Definition of Interphase

Interphase is the phase of the cell cycle in which a typical cell spends most of its life.During this phase, the cell copies its DNA in preparation for mitosis. Interphase is the 'daily living' or metabolic phase of the cell, in which the cell obtains nutrients and metabolizes them, grows, reads its DNA, and conducts other "normal" cell functions. The majority of eukaryotic cells spend most of their time in interphase. This phase was formerly called the resting phase. However, interphase does not describe a cell that is merely resting; rather, the cell is actively living, and preparing for later cell division, so the name was changed. A common misconception is that interphase is the first stage of mitosis. However, since mitosis is the division of the nucleus, prophase is actually the firs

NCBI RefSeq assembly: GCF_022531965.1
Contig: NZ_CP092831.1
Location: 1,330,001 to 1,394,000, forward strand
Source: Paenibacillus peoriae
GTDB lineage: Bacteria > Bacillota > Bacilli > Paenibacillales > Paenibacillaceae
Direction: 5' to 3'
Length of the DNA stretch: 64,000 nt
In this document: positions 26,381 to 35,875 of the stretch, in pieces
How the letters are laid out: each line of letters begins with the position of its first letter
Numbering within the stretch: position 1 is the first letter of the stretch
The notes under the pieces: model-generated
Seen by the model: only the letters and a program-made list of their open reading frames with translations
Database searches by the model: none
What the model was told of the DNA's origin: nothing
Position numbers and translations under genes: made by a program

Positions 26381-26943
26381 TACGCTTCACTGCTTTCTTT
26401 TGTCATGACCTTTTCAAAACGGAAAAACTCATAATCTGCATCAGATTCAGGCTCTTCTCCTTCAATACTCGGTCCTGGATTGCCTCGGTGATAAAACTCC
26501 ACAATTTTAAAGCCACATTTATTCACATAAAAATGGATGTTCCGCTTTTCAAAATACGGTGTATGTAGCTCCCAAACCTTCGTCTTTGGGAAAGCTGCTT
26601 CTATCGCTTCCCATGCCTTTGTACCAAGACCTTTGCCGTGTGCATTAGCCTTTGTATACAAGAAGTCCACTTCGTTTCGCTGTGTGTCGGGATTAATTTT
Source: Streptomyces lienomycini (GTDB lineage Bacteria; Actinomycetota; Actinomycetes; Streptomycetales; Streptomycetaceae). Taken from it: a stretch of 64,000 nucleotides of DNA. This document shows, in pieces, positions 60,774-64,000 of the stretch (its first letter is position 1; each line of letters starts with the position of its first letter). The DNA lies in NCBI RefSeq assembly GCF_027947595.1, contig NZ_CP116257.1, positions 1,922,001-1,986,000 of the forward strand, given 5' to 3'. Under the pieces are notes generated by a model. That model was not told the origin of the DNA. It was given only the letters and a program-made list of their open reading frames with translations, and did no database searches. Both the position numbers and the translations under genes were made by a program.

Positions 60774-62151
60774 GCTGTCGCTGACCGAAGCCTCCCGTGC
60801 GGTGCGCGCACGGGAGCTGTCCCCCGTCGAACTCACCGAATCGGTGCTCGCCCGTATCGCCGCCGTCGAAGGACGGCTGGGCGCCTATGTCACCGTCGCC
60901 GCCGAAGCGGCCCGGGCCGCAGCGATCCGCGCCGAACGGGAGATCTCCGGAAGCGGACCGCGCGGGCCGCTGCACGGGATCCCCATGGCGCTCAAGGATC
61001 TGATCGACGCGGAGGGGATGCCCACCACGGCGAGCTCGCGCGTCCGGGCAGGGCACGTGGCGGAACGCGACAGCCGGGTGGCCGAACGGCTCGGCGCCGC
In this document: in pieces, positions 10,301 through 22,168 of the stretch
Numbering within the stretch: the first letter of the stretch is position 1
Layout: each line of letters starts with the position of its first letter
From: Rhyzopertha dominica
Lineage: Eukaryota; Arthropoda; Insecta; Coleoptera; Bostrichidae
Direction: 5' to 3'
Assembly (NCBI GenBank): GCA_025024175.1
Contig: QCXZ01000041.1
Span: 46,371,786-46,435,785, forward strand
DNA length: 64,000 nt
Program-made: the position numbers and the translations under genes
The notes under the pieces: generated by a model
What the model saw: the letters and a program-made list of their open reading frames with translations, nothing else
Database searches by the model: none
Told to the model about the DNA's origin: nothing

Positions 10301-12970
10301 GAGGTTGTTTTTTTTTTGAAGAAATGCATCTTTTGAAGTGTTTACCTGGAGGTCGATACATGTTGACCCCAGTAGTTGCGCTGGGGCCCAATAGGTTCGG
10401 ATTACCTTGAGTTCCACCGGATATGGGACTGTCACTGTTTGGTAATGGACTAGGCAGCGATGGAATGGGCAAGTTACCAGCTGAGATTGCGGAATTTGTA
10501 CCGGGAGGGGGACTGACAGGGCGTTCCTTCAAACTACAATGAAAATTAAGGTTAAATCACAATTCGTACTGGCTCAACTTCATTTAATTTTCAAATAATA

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t stage. In interphase, the cell gets itself ready for mitosis or meiosis. Somatic cells, or normal diploid cells of the body, go through mitosis in order to reproduce themselves through cell division, whereas diploid germ cells (i.e., primary spermatocytes and primary oocytes) go through meiosis in order to create haploid gametes (i.e., sperm and ova) for the purpose of sexual reproduction. Chromosomes are copied.
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